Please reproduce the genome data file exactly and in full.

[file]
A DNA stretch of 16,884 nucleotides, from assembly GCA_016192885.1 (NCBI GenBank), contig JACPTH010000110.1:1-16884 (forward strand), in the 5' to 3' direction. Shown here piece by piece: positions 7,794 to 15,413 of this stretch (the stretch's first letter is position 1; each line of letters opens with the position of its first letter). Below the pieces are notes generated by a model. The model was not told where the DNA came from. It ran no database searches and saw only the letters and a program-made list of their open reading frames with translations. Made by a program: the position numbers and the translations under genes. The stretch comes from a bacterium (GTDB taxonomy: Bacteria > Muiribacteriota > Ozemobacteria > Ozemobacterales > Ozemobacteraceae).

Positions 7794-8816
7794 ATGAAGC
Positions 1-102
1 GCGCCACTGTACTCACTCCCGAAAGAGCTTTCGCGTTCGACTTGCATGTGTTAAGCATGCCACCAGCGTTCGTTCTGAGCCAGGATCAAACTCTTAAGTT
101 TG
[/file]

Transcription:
A DNA stretch of 16,884 nucleotides, from assembly GCA_016192885.1 (NCBI GenBank), contig JACPTH010000110.1:1-16884 (forward strand), in the 5' to 3' direction. Shown here piece by piece: positions 7,794 to 15,413 of this stretch (the stretch's first letter is position 1; each line of letters opens with the position of its first letter). Below the pieces are notes generated by a model. The model was not told where the DNA came from. It ran no database searches and saw only the letters and a program-made list of their open reading frames with translations. Made by a program: the position numbers and the translations under genes. The stretch comes from a bacterium (GTDB taxonomy: Bacteria > Muiribacteriota > Ozemobacteria > Ozemobacterales > Ozemobacteraceae).

Positions 7794-8816
7794 ATGAAGC
Positions 1-102
1 GCGCCACTGTACTCACTCCCGAAAGAGCTTTCGCGTTCGACTTGCATGTGTTAAGCATGCCACCAGCGTTCGTTCTGAGCCAGGATCAAACTCTTAAGTT
101 TG